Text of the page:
The intended term must have been "counterfeit money".
Although actress Julia Louis-Dreyfus did say "confederate money" in the actual episode, it's highly unlikely that the original script used that term. She probably delivered the line incorrectly.
Instead, the proper term would be "counterfeit money". "Counterfeit" describes a fake and fraudulent imitation of something else, something with real value, such as currency or an artwork. In context, "counterfeit" makes perfect sense in the scene, and would be a humorous way to describe fake breasts.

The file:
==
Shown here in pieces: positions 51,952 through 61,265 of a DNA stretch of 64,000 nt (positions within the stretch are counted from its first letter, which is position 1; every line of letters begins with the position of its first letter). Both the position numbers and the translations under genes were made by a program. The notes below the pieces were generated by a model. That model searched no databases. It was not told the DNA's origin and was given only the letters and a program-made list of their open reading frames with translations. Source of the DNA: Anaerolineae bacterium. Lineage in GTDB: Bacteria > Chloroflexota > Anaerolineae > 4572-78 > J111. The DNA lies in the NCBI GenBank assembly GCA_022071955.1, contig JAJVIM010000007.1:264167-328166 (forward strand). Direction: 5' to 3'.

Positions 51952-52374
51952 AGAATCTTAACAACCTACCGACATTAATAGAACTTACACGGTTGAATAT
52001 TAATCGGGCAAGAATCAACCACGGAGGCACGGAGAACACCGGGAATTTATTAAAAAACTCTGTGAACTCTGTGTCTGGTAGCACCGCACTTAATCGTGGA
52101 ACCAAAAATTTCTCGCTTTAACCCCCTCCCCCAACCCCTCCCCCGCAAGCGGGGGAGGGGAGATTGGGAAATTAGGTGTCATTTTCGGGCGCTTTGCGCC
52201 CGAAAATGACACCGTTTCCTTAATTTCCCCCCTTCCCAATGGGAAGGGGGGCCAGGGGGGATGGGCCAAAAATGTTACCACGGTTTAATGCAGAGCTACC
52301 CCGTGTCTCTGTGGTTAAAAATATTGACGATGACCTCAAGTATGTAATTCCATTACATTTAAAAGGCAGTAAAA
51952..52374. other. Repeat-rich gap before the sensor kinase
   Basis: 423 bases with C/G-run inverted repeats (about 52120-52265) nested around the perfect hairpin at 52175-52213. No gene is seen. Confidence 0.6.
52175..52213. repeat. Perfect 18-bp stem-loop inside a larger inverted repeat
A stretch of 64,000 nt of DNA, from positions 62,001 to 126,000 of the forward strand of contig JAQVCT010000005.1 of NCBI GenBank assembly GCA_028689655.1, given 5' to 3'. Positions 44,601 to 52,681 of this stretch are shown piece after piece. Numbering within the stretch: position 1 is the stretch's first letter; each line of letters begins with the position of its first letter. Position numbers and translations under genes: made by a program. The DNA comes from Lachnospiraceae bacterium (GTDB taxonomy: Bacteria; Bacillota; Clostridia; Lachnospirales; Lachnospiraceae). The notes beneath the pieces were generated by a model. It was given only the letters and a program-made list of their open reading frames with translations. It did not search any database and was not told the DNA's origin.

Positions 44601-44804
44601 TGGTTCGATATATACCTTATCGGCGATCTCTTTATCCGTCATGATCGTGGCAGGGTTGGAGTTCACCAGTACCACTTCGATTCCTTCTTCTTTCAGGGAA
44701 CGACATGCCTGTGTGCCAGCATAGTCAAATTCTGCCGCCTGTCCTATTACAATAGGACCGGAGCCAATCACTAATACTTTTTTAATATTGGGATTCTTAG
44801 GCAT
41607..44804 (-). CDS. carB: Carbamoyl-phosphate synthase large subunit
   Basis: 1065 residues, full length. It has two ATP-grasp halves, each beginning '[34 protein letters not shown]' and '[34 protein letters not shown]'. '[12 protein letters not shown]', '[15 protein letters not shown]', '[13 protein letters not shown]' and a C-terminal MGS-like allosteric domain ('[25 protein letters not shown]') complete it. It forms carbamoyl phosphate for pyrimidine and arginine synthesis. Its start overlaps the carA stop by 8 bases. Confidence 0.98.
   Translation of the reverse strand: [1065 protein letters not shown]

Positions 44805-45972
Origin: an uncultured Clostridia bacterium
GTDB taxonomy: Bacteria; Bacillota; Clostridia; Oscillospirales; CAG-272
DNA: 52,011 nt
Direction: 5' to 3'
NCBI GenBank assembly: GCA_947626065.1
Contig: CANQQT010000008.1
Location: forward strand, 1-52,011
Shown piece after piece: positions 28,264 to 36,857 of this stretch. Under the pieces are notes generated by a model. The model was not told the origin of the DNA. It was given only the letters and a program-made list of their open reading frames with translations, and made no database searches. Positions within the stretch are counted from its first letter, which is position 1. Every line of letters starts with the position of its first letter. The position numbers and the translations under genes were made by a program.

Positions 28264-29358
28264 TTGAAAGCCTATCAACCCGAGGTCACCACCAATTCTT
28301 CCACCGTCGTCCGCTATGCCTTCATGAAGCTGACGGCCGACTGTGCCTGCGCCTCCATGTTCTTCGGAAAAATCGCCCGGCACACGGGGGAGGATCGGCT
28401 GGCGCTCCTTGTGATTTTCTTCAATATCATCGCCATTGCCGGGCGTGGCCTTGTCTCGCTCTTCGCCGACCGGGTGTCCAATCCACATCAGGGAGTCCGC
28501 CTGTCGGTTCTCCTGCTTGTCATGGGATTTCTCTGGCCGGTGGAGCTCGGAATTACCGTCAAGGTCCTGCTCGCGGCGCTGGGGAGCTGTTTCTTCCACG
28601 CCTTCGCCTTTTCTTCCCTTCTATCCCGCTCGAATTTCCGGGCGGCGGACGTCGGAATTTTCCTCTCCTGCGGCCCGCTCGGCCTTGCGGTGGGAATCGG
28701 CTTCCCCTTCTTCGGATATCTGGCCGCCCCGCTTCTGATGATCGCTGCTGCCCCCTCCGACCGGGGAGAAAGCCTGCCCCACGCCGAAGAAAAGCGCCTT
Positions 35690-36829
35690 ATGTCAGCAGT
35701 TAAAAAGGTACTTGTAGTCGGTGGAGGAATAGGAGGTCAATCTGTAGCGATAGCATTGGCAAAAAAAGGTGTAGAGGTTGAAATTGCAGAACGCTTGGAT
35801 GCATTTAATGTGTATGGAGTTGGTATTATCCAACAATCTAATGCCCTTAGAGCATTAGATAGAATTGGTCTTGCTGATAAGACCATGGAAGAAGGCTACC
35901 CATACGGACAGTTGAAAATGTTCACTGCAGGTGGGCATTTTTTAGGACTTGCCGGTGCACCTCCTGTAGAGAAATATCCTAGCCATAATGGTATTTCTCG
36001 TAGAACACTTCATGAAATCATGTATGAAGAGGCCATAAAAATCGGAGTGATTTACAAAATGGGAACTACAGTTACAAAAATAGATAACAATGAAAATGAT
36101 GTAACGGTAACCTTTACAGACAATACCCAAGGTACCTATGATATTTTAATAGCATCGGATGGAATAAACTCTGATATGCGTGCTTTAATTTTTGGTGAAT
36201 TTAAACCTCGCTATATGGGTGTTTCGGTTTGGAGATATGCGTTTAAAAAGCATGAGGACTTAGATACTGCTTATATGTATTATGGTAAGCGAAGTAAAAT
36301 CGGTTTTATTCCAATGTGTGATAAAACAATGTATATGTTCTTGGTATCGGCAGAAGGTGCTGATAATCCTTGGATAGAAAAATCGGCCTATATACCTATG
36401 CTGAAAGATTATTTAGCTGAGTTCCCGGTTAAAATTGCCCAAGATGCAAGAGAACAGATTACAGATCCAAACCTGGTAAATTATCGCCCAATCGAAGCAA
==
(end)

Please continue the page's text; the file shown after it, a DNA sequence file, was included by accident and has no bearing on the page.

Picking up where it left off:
On the other hand, "confederate" doesn't make much sense at all in this context. Perhaps it's possible to devise a convoluted justification for writing the word "confederate" into this scene (as other answers here have attempted), but such explanations are really not very plausible.
So, "counterfeit" is the most appropriate word in the English language for the given context and "confederate" is similar-sounding but nonsensical in context. Therefore, the simple explanation is that the actress misremembered her line and substituted a similar-sounding word for the correct one. Another possibility is that the script itself contains an error, due to a flawed transcription or other mistake. Both explanations make more sense than "confederate money".